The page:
Their books “The Third Wave” (1980) and “The Third Industrial Revolution” (2011) were divided by over 30 years, but had plenty in common. Both authors referred to the limits of our existing development path. Environmental destruction, reliance on finite resources, and even climate change (already in the late 1970s when Toffler wrote his book) were referred to by Toffler and Rifkin. Taking into consideration the oil glut of the 1980s, something that Toffler couldn’t predict in the midst of the second oil crisis, one of his statements was especially apt:
Statistics vary. Disputes rage over how long the world has before the ultimate crunch. The forecasting complexities are enormous and many past predictions now look silly. Yet one thing is clear: no one is pumping gas and oil back into the earth to replenish the supply.”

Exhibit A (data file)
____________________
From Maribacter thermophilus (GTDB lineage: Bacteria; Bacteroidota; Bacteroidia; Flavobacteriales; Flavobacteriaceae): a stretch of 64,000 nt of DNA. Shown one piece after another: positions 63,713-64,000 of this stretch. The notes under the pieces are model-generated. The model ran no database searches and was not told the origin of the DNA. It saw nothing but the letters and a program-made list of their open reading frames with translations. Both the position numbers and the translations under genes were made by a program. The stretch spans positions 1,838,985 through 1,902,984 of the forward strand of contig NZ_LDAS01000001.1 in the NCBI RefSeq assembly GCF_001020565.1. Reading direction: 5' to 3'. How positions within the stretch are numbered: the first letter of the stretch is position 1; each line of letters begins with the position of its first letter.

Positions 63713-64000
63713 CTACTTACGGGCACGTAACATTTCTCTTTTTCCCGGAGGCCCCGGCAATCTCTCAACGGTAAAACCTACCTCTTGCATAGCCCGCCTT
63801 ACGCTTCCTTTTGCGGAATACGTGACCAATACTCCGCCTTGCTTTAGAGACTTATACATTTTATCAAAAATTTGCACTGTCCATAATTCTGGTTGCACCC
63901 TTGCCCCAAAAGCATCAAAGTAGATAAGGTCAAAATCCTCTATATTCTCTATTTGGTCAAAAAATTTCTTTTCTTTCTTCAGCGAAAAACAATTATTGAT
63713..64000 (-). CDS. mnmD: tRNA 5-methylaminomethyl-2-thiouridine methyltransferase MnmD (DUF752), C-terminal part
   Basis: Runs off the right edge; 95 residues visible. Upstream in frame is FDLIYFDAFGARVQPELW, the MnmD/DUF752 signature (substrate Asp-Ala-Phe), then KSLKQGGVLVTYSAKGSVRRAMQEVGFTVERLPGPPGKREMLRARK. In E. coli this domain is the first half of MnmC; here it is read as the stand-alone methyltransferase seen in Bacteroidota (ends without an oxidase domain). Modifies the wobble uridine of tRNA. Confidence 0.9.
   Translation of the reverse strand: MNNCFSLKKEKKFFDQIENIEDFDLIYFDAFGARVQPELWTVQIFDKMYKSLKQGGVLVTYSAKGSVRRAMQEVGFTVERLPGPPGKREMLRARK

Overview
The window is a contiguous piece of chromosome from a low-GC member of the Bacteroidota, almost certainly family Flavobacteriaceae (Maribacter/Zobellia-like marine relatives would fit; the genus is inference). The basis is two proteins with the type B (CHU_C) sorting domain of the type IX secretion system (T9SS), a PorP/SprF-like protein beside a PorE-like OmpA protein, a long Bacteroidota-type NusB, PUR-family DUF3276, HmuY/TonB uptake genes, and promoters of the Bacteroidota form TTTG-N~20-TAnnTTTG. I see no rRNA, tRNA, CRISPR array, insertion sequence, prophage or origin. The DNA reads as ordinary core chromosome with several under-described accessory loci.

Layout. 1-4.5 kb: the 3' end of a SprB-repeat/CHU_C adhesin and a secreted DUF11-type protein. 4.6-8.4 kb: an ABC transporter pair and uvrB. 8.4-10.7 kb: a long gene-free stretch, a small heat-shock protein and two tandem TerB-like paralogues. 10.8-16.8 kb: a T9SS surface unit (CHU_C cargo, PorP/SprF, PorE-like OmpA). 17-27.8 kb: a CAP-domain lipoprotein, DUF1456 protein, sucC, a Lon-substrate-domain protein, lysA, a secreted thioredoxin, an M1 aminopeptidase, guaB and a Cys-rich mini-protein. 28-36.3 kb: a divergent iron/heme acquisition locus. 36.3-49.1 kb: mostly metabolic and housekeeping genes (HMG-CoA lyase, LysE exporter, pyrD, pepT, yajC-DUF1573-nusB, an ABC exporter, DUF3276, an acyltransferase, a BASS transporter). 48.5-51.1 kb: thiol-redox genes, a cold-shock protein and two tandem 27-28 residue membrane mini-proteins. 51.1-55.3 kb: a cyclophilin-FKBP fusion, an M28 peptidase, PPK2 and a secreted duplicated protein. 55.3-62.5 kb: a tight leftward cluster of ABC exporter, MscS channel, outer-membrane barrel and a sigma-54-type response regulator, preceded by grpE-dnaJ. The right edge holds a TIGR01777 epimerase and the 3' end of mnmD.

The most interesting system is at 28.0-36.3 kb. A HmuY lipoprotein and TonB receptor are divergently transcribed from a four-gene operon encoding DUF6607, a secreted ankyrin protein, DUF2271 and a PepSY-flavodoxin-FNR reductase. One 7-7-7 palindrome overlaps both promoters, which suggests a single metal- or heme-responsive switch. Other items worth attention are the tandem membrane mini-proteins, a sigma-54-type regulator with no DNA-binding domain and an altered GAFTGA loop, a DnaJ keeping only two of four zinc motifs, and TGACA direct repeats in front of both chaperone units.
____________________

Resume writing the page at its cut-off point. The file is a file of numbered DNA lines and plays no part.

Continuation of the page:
This applied as much to the 1980s, as to 2014, when the price of oil fell by almost 40% within a matter of months. The major difference is that back then we consumed 54 mbd, now we consume over 91 mbd. Many times we could hear that the “era of oil is near”, and many times these predictions were wrong. So many times, that we started to believe oil will be there forever. And yet Toffler is bringing this to the point – sooner or later it will run out. The question remains how dirty it will get in the meantime. The lower the prices are now, the less investment in energy efficient cars will be made, the higher the consumption and the higher the landing when we reach the peak will be. And sooner or later we will reach one. A fivefold increase in the price of oil between 1998 and 2007 shows how fast things can change.